Could Deb Haaland Be The Change Environmentalists And Animal Advocates Have Waited For?

Deb Haaland visiting farms in New Mexico in 2019

Deb Haaland visiting farms in New Mexico in 2019

Decidedly a year of firsts for women, President Biden’s appointee as Secretary of the Interior, Deb Haaland, created another historical moment in the White House when she was sworn in by Vice President Harris on March 18, 2021.

The word first keeps inserting itself into the dialog: the first woman elected to the vice president’s office, the first woman of color, first Native American. Indeed, this is a pivotal moment in time. 

A member of the Pueblo Laguna tribe in New Mexico, Haaland brings Native Americans full circle; in 1851, Alexander H. H. Stuart, Secretary of the Interior, stated that the  American Indians “were encompassed by an unbroken chain of civilization and the only alternatives left are to civilize or exterminate them.” 

civ·i·lize (/ˈsivəˌlīz/) verb

  1. bring (a place or people) to a stage of social and cultural development considered to be more advanced.

To civilize is to make someone or something more tame or refined and less wild.

I suppose it also depends on your idea of what is socially and culturally advanced, especially if extermination of a people is considered an alternative.

170 years later, Haaland, a descendant of those indigenous peoples, has taken an oath to serve not only those who relate to her as a Native American but also to serve every one of us. 

Different circles of citizens – those who want better protections for the gray wolf, who wish to see climate change addressed, and those who would like to see America’s wild horse herds protected – have found new hope in Haaland’s appointment. And now, there may be a glimmer of hope for all of those issues as well as others.

Nearly 500 million acres of federal lands and 1.5 Billion acres of offshore waters are now under Haaland’s watch. 

On December 18, 1971, Richard Nixon signed the Wild Free-Roaming Horses and Burros Act into federal law.  The Act was supposed to protect both wild horses and burros from “capture, branding, harassment, and death.”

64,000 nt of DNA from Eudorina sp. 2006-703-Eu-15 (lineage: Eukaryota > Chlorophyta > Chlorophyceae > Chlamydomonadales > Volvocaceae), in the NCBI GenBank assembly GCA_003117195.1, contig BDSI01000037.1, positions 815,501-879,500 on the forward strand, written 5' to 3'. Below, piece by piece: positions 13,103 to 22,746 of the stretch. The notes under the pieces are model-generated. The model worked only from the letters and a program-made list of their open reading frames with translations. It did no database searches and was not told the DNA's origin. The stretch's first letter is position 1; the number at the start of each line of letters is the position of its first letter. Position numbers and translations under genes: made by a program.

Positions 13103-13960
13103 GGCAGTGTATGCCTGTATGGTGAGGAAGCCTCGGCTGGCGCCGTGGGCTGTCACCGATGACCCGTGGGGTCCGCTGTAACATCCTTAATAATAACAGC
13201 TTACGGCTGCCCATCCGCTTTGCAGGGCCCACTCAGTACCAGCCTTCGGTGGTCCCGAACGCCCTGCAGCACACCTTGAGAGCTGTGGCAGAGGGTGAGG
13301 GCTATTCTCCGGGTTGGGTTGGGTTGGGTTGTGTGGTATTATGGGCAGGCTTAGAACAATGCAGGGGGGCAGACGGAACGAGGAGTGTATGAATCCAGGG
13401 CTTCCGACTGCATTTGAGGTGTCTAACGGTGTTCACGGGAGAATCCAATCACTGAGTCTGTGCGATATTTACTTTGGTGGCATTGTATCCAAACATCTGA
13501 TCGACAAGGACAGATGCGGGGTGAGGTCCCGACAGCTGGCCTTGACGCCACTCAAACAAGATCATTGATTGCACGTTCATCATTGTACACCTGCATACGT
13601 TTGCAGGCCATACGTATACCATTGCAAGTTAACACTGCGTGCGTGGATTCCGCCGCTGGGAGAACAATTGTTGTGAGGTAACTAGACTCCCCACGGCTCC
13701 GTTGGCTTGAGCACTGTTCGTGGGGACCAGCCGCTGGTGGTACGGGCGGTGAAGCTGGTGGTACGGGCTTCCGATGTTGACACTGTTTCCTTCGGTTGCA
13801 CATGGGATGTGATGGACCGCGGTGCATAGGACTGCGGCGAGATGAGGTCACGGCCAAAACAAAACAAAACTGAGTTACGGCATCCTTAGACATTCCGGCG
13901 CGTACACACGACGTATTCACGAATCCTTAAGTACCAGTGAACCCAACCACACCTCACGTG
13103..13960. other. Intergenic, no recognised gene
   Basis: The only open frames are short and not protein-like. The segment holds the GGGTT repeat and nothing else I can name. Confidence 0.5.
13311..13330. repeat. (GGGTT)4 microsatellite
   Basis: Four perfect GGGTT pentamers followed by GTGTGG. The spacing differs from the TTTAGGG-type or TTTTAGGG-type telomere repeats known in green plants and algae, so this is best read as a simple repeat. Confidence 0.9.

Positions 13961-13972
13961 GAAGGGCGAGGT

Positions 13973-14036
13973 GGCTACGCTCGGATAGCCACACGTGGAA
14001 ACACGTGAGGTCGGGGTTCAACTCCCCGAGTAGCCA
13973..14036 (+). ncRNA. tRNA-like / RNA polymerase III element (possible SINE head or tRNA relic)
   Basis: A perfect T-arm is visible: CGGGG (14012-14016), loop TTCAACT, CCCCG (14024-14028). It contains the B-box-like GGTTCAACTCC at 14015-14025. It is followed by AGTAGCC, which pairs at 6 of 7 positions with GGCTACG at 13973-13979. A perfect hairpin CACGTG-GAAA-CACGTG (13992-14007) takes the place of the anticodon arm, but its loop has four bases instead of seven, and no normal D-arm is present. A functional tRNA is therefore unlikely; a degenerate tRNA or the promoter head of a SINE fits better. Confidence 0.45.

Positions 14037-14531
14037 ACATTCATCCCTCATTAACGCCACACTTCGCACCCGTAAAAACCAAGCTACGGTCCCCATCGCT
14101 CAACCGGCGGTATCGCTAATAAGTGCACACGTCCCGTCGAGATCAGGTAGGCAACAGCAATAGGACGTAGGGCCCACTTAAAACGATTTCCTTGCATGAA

Ironically, the same government entity signing those protections into law is the same government entity abusing those animals who are supposed to be protected. In actuality, the Bureau of Land Management  (BLM) has become the wild horse’s worst enemy, not their savior. 

Wild horses rounded up by helicopters.  Visit our story about the AWHC to learn more about this practice and the more humane alternatives being explored.  © Kimerlee Curyl Photography.

Wild horses rounded up by helicopters. Visit our story about the AWHC to learn more about this practice and the more humane alternatives being explored. © Kimerlee Curyl Photography.

Helicopters are used for roundup chasing herds for miles on public lands designated as home for these wild equines. Mares lose foals, and injuries occur, resulting in euthanization. They are then penned with their lives forever changed if they live through capture. Warehoused indefinitely in government holding facilities or rented pastures, the cost of doing so is exorbitant. 

Past controversies have included sales with the intent of slaughter, proposed horrific methods of sterilization (mares having ovaries removed, and yes, you read that right), and endless accounts of death due to inhumane roundups.  

America’s obsession with beef and the cattle industry lobbyist has significantly influenced how the White House views the issue. Those in the cattle business will claim horses and burros are damaging public lands, but data from the BLM proved otherwise, but they no longer provide public view data.  Also, native predators of cattle are at risk as well. 

According to The Revelator, in 2019, there were almost 2 million domestics of all ages grazing on public lands. The cost to ranchers?  The Trump administration lowered the price to an all-time low of $1.35 from a previous $1.42 A MONTH. Each cow or cow with calf brings the federal government $1.35 a month in revenue; the cost is the same for every five sheep or goats.  The BLM uses data supplied by the ranchers to report numbers, and so totals are often under-reported or not reported at all. 

Secretary of the Interior Deb Haaland

Secretary of the Interior Deb Haaland

While the acres allocated to grazing beef have increased, the acres for native wild horses and burros have decreased from the 53.8 million designated in 1971 to 31.6 million; cattle acres are 238 million.  Cattle account for 70% of public land domination and overgrazing. 

 The raising of beef for consumption in our country has contributed significantly to the environmental impact jeopardizing our public lands. Whether it’s the costs of eliminating wild horses so ranchers can profit or the enormous carbon footprint of raising cattle, the taxpayer is funding the demise.  

So whether it is the gray wolf, tainted waters, environmental concerns, or wild horse welfare, many – including Team HRL – took a deep breath when Haaland became appointed.  Her past performance has indicated that there might be hope in the White House for the issues at hand, and we welcome Deb Haaland’s presence and influence.

For more information regarding wild horse issues, please visit American Wild Horse Campaign and The Cloud Foundation.

Barb currently resides in Central Florida with her three horses; when she’s not writing or riding for HRL, she loves to read and travel.